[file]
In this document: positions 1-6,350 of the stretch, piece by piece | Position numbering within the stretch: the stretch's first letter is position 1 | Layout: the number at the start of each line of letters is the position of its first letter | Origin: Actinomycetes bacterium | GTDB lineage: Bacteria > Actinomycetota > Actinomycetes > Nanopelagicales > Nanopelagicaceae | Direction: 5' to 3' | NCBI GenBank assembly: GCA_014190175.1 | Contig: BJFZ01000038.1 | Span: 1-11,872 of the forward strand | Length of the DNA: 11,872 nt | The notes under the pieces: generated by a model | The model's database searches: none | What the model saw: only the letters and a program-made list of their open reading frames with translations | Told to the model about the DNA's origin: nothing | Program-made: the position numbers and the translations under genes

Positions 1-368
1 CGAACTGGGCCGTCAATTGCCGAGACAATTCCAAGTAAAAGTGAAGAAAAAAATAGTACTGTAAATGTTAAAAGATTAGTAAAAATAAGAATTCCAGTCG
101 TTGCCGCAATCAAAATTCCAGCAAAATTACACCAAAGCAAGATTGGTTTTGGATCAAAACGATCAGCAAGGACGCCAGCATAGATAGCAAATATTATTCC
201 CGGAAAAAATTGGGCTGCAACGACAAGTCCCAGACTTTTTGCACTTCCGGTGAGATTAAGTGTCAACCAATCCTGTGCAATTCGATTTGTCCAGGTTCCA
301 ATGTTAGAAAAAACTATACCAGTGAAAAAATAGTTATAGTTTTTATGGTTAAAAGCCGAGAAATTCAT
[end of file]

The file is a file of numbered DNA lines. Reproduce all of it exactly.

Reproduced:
In this document: positions 1-6,350 of the stretch, piece by piece | Position numbering within the stretch: the stretch's first letter is position 1 | Layout: the number at the start of each line of letters is the position of its first letter | Origin: Actinomycetes bacterium | GTDB lineage: Bacteria > Actinomycetota > Actinomycetes > Nanopelagicales > Nanopelagicaceae | Direction: 5' to 3' | NCBI GenBank assembly: GCA_014190175.1 | Contig: BJFZ01000038.1 | Span: 1-11,872 of the forward strand | Length of the DNA: 11,872 nt | The notes under the pieces: generated by a model | The model's database searches: none | What the model saw: only the letters and a program-made list of their open reading frames with translations | Told to the model about the DNA's origin: nothing | Program-made: the position numbers and the translations under genes

Positions 1-368
1 CGAACTGGGCCGTCAATTGCCGAGACAATTCCAAGTAAAAGTGAAGAAAAAAATAGTACTGTAAATGTTAAAAGATTAGTAAAAATAAGAATTCCAGTCG
101 TTGCCGCAATCAAAATTCCAGCAAAATTACACCAAAGCAAGATTGGTTTTGGATCAAAACGATCAGCAAGGACGCCAGCATAGATAGCAAATATTATTCC
201 CGGAAAAAATTGGGCTGCAACGACAAGTCCCAGACTTTTTGCACTTCCGGTGAGATTAAGTGTCAACCAATCCTGTGCAATTCGATTTGTCCAGGTTCCA
301 ATGTTAGAAAAAACTATACCAGTGAAAAAATAGTTATAGTTTTTATGGTTAAAAGCCGAGAAATTCAT